During the journey he killed a lion, and when he passed the same spot on his return he noticed that a swarm of bees had formed a comb of honey in the carcass. Samson later turned this into a riddle at a wedding: “Out of the eater came forth meat and out of the strong came forth sweetness”. While it is not known exactly why this image and slogan were chosen, Abram Lyle was a deeply religious man, and it has been suggested that they refer either to the strength of the Lyle company or the tins in which golden syrup is sold.

In 1904 they were registered together as a trademark, and in 2006 Guinness World Records declared the mark to be Britain’s oldest brand. Lyle’s golden syrup was awarded a Royal Warrant in 1911.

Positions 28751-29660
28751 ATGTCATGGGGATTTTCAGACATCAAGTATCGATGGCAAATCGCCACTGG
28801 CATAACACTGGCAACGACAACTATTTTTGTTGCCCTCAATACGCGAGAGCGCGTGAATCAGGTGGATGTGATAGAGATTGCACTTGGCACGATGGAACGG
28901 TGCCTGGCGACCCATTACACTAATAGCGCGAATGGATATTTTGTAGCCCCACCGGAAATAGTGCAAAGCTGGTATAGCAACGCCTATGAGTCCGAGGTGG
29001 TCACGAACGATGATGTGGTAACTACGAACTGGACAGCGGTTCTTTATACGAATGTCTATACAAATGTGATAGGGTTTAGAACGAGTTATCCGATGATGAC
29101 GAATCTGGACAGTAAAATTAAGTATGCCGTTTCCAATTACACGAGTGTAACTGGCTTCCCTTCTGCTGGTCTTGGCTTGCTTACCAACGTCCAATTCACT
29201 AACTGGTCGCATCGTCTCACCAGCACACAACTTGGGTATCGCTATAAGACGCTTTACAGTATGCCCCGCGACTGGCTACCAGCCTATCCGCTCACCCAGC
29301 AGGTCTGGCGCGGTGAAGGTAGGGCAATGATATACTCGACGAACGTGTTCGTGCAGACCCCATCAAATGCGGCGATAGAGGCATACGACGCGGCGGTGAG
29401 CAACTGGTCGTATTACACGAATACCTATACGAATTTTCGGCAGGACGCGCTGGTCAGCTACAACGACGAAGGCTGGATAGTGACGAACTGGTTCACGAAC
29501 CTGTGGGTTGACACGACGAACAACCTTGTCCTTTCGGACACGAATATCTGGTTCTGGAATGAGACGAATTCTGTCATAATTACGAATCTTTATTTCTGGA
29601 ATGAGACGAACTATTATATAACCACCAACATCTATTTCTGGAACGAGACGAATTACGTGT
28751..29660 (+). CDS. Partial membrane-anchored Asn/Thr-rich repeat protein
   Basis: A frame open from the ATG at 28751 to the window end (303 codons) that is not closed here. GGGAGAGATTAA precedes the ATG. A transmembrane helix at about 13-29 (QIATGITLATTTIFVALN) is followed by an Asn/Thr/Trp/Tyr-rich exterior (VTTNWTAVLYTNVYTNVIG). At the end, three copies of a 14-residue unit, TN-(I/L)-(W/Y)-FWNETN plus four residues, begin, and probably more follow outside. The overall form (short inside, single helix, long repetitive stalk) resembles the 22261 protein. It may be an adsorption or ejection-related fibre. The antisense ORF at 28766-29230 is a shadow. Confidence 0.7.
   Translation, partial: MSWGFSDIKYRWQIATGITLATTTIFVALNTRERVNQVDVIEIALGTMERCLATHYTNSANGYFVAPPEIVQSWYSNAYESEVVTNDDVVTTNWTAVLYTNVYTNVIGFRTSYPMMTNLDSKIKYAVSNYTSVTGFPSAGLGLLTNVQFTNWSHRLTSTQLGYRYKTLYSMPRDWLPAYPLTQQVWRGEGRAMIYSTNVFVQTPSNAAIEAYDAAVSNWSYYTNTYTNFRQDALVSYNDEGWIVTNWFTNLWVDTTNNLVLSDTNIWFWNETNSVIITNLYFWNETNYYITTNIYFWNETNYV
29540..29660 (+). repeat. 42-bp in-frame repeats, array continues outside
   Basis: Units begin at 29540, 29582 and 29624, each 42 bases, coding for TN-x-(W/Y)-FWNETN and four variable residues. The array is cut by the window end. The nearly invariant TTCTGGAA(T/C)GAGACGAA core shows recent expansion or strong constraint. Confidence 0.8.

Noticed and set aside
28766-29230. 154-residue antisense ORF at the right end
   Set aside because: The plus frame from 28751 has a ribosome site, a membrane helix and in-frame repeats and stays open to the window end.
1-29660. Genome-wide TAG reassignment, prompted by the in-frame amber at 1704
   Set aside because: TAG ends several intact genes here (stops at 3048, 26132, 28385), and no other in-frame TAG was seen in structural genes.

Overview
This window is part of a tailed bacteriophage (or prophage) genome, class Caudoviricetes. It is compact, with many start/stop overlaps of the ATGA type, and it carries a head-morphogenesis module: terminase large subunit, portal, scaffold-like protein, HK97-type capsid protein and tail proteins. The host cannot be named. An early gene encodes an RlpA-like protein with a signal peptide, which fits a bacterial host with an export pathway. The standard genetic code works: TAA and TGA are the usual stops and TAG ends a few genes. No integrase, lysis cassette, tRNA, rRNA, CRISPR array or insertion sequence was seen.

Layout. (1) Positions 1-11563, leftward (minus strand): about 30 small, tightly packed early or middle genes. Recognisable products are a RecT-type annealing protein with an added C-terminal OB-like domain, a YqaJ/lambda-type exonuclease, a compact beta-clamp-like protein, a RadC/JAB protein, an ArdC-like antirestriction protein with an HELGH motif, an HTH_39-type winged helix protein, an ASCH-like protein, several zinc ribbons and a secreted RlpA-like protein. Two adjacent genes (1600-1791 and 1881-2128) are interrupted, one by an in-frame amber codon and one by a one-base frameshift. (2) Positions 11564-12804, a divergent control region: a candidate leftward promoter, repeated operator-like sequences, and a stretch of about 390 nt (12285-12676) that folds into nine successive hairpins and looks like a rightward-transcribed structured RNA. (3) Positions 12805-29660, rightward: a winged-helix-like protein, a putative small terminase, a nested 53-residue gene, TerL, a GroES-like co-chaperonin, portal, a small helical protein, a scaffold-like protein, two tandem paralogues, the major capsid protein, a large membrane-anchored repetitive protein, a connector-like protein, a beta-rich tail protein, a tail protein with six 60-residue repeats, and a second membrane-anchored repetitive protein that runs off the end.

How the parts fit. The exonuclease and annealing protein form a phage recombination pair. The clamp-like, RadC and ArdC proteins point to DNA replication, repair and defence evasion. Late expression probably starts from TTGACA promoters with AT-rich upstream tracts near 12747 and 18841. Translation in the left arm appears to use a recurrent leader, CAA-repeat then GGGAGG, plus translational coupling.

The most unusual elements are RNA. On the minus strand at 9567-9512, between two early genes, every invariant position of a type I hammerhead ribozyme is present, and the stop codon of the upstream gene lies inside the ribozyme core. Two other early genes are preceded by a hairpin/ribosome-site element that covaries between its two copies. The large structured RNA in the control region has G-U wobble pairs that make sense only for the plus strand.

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Responses to Town Centre Bee Keeping – Honey From an Unlikely Guildford Rooftop

  1. Maria Rayner Reply

    November 27, 2013 at 11:41 am

    Great article, Luke. Topical, interesting and informative. A great start. Good luck and welcome to the team.

  2. Sara Scott Reply

    January 1, 2014 at 4:19 pm

    Thanks for the article Luke. I bought some of the White Lion Walk honey a few weeks ago and you have answered the questions I had been wondering about. Good luck with the job!

  3. Susan Lenn Reply

    January 2, 2014 at 6:58 pm

    The honey is really nice. Bought some a while ago and will definitely be buying more. Can’t get much more local than this!

  4. Stella Baker Reply

    January 2, 2014 at 7:06 pm

    Great article Luke. I am a regular customer of White Lion Walk Honey, I only ever buy from local apiaries to support our local bees! The WLW honey also makes a great present – everyone loves the story behind it. Well done for promoting Luke!